ASCAP issued a statement to Billboard on the news, writing that “Pandora has to comply with a number of requirements pertaining to its foreign ownership. It has 90 days to do so; and assuming it does comply with the FCC’s requirements, the FCC will then consider Pandora’s application for permission to purchase KXMZ.  In the meantime, ASCAP will be considering what, if any, additional comments to make, or other steps to take, in light of the FCC’s Declaratory Ruling. Pandora’s purchase of KXMZ is a transparent ploy squarely aimed at paying songwriters even less for online music streams and serves as yet another example of the urgent need for reform of the nation’s music licensing system.”

The FCC cites two separate studies of the company’s stock in its ruling, which determined a majority (between 82 to 83.5 percent) of the broadcaster’s stock to be held by U.S. interests, as well as no single foreign shareholder as possessing more than a 5 percent share in the company. The ruling requires Pandora to more closely monitor foreign investment and to re-submit its finding biannually.

The David Israelite, CEO of the National Music Publishers Association, called Pandora’s purchase “cynical and shameless,” calling the station a “pawn in Pandora’s game,” concluding that “now, there can be no doubt that Pandora has declared war on songwriters.”

Commissioner Michael O’Rielly was also dismissive of the FCC’s policies as related to broadcast purchases, writing that “the Commission can, and should, go beyond the current case-by-case approach to these requests by setting rules and policies affirmatively permitting more foreign ownership.”

Commission Ajit Pai, in his statement, writes that “the Commission has tied itself (and Pandora) in knots trying to determine whether foreign interests own more than 25 percent of Pandora stock, and if so, whether Pandora should be able to own a single FM radio station in a small South Dakota town. This is absurd.”

Updated, 9:49AM ET with a statement from Pandora.

MUSIC ROW: NMPA Finalizes Licensing Deal with SoundCloud

May 7th, 2015 by Charlotte Sellmyer

NMPA Finalizes Licensing Deal with SoundCloud

• May 6, 2015 •

National Music Publishers’ Association
(NMPA) President and CEO David Israelitetoday (May 6) announced the organization has negotiated the terms of a Rights Agreement with SoundCloud.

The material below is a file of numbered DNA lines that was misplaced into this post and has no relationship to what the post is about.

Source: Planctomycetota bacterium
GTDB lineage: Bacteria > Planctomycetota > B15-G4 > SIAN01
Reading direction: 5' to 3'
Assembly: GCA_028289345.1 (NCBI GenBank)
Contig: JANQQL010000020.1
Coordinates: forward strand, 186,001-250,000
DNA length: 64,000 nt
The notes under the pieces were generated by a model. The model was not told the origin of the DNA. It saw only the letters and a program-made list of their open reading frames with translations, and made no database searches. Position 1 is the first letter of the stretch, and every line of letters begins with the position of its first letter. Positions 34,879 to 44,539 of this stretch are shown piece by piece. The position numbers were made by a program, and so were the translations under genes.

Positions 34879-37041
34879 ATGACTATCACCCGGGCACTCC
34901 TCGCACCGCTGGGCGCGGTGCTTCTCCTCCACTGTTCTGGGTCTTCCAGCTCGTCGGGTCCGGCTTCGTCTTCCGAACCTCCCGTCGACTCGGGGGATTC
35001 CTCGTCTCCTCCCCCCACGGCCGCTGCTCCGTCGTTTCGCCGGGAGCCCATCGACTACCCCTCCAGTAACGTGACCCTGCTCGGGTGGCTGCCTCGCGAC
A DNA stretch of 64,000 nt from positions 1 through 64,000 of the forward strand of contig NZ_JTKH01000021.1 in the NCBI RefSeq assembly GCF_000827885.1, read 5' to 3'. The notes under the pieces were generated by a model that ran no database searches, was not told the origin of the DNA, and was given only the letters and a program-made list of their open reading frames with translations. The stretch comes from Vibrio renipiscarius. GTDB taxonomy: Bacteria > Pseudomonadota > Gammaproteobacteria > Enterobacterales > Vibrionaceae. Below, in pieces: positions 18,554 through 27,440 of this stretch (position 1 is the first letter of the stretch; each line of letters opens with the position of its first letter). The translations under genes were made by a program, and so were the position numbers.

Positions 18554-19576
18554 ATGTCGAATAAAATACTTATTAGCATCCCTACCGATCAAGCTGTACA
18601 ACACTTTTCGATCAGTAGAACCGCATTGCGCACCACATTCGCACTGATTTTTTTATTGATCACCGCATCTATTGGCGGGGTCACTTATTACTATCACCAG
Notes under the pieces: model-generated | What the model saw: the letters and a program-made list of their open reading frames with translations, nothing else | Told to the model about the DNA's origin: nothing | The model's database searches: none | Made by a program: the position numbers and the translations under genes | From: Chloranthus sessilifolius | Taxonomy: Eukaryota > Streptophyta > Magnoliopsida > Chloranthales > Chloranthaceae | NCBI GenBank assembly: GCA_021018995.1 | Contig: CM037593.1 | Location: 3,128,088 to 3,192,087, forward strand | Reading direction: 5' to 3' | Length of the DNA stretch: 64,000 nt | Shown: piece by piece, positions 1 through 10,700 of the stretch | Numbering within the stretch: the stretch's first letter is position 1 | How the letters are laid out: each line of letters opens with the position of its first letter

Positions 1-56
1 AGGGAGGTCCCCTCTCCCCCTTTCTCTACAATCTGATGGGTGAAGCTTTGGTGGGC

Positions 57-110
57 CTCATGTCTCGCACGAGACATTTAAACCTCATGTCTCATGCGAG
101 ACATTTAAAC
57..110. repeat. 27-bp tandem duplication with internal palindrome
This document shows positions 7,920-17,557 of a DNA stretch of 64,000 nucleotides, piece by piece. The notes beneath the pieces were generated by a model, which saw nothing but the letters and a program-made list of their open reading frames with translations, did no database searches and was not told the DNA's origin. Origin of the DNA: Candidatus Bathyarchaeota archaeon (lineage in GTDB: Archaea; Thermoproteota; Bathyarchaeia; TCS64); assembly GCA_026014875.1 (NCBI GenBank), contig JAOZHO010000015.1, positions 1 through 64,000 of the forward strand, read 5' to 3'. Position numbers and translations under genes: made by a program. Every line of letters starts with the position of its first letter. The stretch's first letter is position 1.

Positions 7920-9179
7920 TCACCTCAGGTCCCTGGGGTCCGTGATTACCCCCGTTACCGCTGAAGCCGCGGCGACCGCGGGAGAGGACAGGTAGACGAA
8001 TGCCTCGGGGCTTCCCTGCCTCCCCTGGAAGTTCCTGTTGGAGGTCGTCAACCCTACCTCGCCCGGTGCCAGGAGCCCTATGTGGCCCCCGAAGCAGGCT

The deal will benefit of NMPA’s independent music publisher and songwriters members to receive royalties through content monetization for their work on the streaming site.

“This agreement ensures that when SoundCloud succeeds financially, so do the songwriters whose content draws so many users to their site,” said Israelite. “I am thrilled that we could agree on terms that will benefit both creators and the SoundCloud platform that has brought online music access and creativity to a new level.”

SoundCloud launched in 2008 by Alexander Ljung and Eric Wahlforss in Berlin. The audio platform gives users access to the world’s largest community of music and audio creators.

Billboard reports Sony Music has removed original recordings from the SoundCloud pages of Adele,Hozier, Miguel, Kelly Clarkson, Passion Pit, Leon Bridges, and more “as part of a breakdown in negotiations between the major music group.”

“Until recently [Soundcloud] was a completely free service to more than 350 million monthly users,” notes Andrew Hampp. “Though its content was unlicensed, the platform has played an influential role in helping developing artists like Lorde and, ironically, Bridges get discovered and ultimately signed by major labels – as well as a destination for established acts like Beyonce,Miguel and Drake to debut new material.”

NMPA Gives The Band Perry Gold & Platinum Awards

April 22nd, 2015 by Charlotte Sellmyer


The NMPA recently presented The Band Perry with Gold & Platinum songwriting awards for their hits “Postcard from Paris,” “Done.,” and “If I Die Young.” The presentations were made after The Band Perry had spent the day on Capitol Hill, discussing the need to protect music creators with The Recording Academy. Read more in MUSIC ROW here.

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NMPA’s Annual Celebration of the American Songwriter

April 22nd, 2015 by Charlotte Sellmyer


NMPA’s Annual Celebration of the American Songwriter was a huge hit on a beautiful night in Washington, D.C.

Grace Jones opened for Lady Antebellum who spoke about what songwriting has meant to them. Members of the band were honored with NMPA’s Songwriter Icon Award and performed several iconic songs.

Lawmakers, Congressional staff and industry executives were in attendance and heard about the challenges songwriters face in the Digital Age. Photos from the event are below: